When it comes to colon cancer, there is good news and bad news. Because more adults 50 years of age and older are getting colonoscopies and other screenings, overall rates of colorectal cancer in the U.S. have been declining dramatically since the mid-1980s.
The bad news? There has been a steady uptick in the disease among young adults, with rectal cancer increasing faster than colon cancer. This is why it’s more important than ever, for millennials be aware of colon cancer symptoms and risk factors.
A new study looks at millennials
Recently, researchers from the American Cancer Society studied patients ages 20 years and older with colorectal cancer, looking at the records of 490,305 people who were diagnosed with colon or rectal cancer from 1974 through 2013. The data came from the highly regarded Surveillance, Epidemiology, and End Results (SEER) program registries.
According to the study, young adults may be more likely to be diagnosed with late-stage disease than older people. This may be largely because colon cancer is not typically on the radar of young adults and their healthcare providers, and they often don’t recognize the symptoms–sometimes for years.
Education and awareness are needed
Though the numbers of young people diagnosed with colon cancer is small, young adults need to become better educated about healthy lifestyle behaviors and the risk factors for colorectal cancers, including:
- Lack of activity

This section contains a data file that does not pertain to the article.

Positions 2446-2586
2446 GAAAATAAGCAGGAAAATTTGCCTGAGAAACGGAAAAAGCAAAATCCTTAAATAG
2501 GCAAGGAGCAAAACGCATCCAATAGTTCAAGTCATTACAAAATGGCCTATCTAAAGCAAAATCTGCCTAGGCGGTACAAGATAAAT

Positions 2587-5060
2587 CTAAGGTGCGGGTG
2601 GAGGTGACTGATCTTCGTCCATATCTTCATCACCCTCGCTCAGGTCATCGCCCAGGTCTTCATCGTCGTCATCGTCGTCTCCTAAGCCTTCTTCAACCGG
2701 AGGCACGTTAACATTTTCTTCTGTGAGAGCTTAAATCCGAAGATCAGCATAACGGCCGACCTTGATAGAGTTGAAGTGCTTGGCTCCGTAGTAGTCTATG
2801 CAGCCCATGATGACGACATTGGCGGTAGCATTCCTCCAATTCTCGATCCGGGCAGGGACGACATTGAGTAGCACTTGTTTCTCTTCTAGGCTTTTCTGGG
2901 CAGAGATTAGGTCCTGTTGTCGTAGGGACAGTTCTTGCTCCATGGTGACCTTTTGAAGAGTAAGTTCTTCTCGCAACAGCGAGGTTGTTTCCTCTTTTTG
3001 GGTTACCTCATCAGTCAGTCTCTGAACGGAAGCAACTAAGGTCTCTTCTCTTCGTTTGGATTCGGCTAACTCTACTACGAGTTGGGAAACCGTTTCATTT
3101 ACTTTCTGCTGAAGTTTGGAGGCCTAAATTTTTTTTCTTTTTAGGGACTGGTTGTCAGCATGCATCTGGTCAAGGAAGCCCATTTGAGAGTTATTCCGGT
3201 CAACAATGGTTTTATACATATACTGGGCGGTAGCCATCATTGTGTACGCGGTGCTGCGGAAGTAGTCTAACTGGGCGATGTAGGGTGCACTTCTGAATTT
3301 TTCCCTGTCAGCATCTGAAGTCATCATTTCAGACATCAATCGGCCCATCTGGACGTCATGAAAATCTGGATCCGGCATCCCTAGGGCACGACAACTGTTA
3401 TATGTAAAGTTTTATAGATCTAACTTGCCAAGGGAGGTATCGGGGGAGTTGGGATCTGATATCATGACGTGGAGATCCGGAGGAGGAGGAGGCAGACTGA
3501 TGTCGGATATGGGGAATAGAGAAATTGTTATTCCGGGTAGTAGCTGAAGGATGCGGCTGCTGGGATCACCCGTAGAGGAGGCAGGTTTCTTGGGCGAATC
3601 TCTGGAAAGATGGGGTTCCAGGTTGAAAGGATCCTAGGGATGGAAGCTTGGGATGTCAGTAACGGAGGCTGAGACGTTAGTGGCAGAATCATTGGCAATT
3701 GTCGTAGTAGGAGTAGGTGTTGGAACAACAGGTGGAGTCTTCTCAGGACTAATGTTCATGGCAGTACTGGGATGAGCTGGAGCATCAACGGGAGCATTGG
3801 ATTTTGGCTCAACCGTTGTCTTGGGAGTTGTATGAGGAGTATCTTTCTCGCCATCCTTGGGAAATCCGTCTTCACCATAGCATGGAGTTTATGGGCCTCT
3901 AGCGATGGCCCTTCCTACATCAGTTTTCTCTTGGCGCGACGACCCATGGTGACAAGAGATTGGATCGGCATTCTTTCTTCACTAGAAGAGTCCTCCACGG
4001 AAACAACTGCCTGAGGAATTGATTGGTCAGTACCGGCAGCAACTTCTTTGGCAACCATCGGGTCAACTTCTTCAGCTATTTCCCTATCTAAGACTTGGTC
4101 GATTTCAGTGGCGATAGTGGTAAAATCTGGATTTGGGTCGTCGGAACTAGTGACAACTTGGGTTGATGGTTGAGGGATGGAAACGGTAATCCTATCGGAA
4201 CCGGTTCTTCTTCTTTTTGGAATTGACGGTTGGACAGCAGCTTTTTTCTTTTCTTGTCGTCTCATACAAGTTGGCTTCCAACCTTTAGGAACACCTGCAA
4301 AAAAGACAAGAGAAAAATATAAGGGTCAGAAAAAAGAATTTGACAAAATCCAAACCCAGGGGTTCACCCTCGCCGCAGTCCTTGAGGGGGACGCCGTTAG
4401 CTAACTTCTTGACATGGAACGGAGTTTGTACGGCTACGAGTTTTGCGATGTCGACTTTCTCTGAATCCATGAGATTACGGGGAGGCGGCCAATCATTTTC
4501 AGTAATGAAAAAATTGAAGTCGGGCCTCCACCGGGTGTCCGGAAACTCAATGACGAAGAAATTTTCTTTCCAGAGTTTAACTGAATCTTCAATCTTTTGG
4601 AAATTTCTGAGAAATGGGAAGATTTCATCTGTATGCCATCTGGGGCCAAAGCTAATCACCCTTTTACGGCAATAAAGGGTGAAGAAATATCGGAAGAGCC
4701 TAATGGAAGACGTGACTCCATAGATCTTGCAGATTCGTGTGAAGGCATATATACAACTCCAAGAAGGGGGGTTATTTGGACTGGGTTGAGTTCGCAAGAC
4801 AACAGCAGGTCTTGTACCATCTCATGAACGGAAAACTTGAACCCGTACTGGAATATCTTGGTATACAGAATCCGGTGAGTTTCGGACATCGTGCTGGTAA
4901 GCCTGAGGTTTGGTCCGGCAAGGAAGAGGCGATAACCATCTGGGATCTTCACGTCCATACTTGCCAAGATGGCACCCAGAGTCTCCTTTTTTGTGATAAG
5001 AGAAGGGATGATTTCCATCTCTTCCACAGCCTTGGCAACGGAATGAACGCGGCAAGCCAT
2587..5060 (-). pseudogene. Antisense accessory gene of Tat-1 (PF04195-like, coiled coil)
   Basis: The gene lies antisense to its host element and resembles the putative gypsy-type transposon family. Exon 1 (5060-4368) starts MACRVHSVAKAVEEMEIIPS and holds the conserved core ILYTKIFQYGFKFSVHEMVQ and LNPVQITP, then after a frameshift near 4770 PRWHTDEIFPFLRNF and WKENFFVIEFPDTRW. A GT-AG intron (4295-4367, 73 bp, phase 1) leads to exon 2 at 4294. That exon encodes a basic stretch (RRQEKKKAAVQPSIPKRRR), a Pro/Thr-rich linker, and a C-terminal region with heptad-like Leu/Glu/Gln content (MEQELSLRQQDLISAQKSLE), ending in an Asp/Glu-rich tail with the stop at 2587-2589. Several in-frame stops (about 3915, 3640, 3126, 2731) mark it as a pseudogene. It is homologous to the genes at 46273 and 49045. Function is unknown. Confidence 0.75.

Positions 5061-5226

- Eating large amounts of red meat
Also, know you can lower your risk by eating lots of vegetables, fruits, and whole grains and less red meat (beef or lamb) and processed meats (hot dogs and some luncheon meats).
Know the signs of colon cancer
People of all ages should be aware of colorectal cancer signs and symptoms and report any changes to their doctor. Some of the common symptoms include:
- Rectal bleeding or blood in the stool
- Change in bowel habits
- Anemia causing weakness and fatigue
Rethink screening age
In addition, the study authors suggest the age to start screening people at average risk may need to be reconsidered. They point out in 2013, 10,400 new cases of colorectal cancer were diagnosed in people in their 40s, with an additional 12,800 cases diagnosed in people in their early 50s. These numbers are similar to the total number of cervical cancers diagnosed, for which we recommend screening for the 95 million women ages 21 to 65 years.